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Historian delves into the impact of war on New Mexicans

ALBUQUERQUE, N.M. — David V. Holtby’s new history book, “Lest We Forget – World War I and New Mexico,” is an achievement of scope and detail.

David Holtby

Holtby, an Albuquerque-based historian, probes the lives of New Mexicans – soldiers overseas and civilians on the home front – before, during and after the Great War.

His years of research produce a motherland of fascinating recollections. Though many of the stories are about the soldiers of the American Expeditionary Forces on the frontlines, Holtby also explains how death and shell shock, later known as PTSD, affected New Mexicans years later. In the book, New Mexico becomes the template for understanding how the war heavily influenced the country.

Holtby digs up remembrances by New Mexicans who were doughboys in the trenches, support staff behind the lines and civilians at home.

Homemakers sent food to men in uniform, ordinary people were embroiled in politics, and others were involved in the government’s domestic surveillance policies to root out disloyalty.

Holtby explains his purpose: “It’s my job to engage in the collective process of bringing forward and into the present these forgotten stories and voices from the war and post-war, and into 1941.” Indeed, he accomplished that.

One of the first pre-digital files he read at the New Mexico State Archives was an account by Adolph Abeyta, a heavy-equipment operator from Tucumcari who was working for a railroad in Las Vegas, N.M.

“Abeyta was the second document I looked at, and it opened up the whole war,” Holtby said.

Also spurring the historian’s research was access to information in newly created digital files.

Abeyta volunteered for the Army after Gen. John J. Pershing asked America’s railroads to release all their men to build thousands of miles of railroads in France.

“Abeyta and hundreds of other New Mexicans were sent to the town of Toul. … They built railroad cars and engines and railroad lines” to transport troops, ammunition and food to fighting units, Holtby wrote.

Abeyta’s narrative continues after his return stateside.

“He talks about being gassed,” Holtby said. “He started getting (veterans) benefits in the 1920s, but FDR started slashing federal pensions to disabled World War I soldiers. It was part of the Depression-era budget cuts. … In the ’30s, Abeyta served as Quay County sheriff.”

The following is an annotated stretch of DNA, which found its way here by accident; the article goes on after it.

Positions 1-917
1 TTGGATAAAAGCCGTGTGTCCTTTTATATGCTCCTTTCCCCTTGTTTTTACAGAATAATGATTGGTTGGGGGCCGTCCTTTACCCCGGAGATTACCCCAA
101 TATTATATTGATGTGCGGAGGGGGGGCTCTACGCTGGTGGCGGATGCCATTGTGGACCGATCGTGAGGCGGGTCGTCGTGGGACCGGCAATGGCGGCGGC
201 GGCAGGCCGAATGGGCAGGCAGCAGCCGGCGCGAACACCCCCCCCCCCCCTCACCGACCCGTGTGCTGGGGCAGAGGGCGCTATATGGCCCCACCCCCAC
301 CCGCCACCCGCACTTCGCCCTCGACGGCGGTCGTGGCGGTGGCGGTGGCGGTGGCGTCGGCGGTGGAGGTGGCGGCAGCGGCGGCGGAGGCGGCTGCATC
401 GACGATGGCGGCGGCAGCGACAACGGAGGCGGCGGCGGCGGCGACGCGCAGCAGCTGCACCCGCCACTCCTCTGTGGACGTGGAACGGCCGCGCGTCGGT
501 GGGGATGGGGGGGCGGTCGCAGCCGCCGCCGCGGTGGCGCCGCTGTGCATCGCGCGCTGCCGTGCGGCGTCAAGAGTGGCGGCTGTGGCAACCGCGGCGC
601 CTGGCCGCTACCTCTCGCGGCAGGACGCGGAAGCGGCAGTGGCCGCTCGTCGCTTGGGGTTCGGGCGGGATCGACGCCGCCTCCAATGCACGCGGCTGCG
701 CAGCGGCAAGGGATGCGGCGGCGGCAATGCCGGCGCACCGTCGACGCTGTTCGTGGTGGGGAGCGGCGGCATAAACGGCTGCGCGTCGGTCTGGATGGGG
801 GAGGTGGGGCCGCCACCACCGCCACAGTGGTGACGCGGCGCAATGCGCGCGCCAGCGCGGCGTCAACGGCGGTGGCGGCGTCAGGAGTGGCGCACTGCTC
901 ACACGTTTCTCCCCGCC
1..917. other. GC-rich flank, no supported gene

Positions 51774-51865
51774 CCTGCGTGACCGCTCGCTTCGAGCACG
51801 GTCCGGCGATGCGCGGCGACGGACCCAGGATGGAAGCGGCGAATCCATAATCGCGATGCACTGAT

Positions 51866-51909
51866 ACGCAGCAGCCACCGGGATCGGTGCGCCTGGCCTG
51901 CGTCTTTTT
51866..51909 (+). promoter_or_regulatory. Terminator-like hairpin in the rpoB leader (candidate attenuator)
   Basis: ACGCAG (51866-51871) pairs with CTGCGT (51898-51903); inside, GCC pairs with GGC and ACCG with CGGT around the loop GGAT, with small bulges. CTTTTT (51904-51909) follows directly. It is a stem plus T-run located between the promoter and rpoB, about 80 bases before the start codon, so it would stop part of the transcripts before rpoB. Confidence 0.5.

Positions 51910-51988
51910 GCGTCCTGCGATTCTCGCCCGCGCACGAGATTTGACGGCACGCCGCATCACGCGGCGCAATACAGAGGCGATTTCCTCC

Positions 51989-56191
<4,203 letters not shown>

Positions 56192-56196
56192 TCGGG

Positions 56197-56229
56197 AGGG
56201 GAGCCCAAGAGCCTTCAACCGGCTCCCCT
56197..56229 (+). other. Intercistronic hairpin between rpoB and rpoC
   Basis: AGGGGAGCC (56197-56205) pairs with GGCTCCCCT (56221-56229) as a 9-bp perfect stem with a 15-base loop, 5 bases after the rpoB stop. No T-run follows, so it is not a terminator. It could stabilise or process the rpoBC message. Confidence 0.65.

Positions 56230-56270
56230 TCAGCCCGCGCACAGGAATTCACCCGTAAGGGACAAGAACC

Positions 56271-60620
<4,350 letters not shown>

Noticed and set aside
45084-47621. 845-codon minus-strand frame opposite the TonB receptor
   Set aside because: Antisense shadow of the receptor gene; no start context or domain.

In the chapter on “Volunteers,” Holtby shines a light on Tura A. Hawk, who came to New Mexico in 1916 to work as a suffrage advocate. She joined the Agricultural Extension Service to help promote domestic food conservation to provide more food for men in uniform.

At a conference in Albuquerque, “Hawk and home-demonstration agents from various counties delivered lectures and conducted hands-on cooking sessions to support the … campaign (by preparing meatless meals),” Holtby writes.

Another figure Holtby writes about is Lt. Harry Rogers of Lakewood, south of Artesia. He was given command of a depleted platoon, knocked out a machine-gun nest and captured 30 German soldiers in the Meuse-Argonne offensive. Days later, a sniper killed Rogers. He was awarded the Distinguished Service Cross for his calmness in keeping his men in order and helping repel counterattacks.

Patriotism —— or the lack of it —— was a critical subject at home in wartime New Mexico. Federal agents looked into alleged violations of laws regarding the draft, alien enemy registration and espionage. Post offices were authorized to open and censor mail as a way to expose disloyalty. One case targeted Walter Dillon, the head of the Socialist Party of New Mexico, who apparently sent mail urging draft resistance. A postal inspector read Dillon’s letter and termed it “very vitriolic,” Holtby writes.

A challenge for the general reader is the many interlaced names, places, institutions and issues. Perhaps a way to better understand the book is to attend one of Holtby’s lectures.